We are a small team based in London, that develops a platform to help assess people with Parkinson’s disease better.
Motor assessment in Parkinson’s disease is plagued by issues of subjectivity and reproducibility – not to mention systematic biases such as rater drift. To counter this, we are developing a platform, called Kelvin, that can be used from any device (e.g. smartphones or tablets). Named after the famous physicist so beloved of precise measurement, the platform allows researchers to record, score, store and analyse video of Parkinson’s patients during motor assessment.
Once captured and organised, the platform uses a cutting-edge computer vision technique, called pose estimation, to objectively track the movement of the patients down to the fingertip level and deliver objective metrics of core symptoms, such as tremor and bradykinesia.
CEO & Founder
Doctor of Medicine (Oxford), Machine Learning Engineer (UCL) & Neuroscientist (Cambridge)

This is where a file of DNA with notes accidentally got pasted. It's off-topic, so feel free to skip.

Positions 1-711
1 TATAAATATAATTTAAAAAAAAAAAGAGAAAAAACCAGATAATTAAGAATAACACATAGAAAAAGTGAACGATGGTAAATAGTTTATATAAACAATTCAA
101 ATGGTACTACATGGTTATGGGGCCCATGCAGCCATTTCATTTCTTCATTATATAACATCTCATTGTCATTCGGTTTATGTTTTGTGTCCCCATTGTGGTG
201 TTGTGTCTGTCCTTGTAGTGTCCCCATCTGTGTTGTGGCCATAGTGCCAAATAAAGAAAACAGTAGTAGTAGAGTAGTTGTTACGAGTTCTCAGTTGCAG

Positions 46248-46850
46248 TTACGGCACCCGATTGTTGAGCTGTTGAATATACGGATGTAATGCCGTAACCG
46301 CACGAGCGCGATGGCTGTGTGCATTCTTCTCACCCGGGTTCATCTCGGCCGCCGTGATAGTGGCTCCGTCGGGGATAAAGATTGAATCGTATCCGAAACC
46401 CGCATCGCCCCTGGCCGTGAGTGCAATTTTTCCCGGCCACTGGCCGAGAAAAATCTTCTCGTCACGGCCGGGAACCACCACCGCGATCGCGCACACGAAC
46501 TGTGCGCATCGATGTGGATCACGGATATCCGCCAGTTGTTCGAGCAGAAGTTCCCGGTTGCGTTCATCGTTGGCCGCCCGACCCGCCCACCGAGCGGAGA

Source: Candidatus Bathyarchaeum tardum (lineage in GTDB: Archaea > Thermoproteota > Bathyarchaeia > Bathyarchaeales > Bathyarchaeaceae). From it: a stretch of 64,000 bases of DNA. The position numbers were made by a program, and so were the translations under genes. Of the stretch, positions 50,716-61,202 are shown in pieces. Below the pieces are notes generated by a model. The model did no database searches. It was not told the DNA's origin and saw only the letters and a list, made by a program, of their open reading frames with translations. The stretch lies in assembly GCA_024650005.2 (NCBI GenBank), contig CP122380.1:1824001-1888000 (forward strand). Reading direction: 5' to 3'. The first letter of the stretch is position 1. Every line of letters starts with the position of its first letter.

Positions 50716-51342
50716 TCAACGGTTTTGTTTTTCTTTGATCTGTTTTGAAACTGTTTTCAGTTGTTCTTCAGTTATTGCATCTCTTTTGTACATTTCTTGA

As a practising neurologist, Jonathan saw that his impact in clinical practice was linear — you see one patient, you impact one patient, patient number doubles, impact doubles, and you start again. Instead, he wanted to combine his neurology and computer science background to impact deeper than he ever could using one discipline alone. Perfectly positioned to see the flaws in the system, and with the expertise to solve them, he set about building Machine Medicine – a company jam-packed with AI, clinical acumen, and brazen ambition.
Scientific Advisory Board
Dr Rimona Weil
Prof. Robert Hauser
Dr Lianna Ishihara
Prof. Tim Denison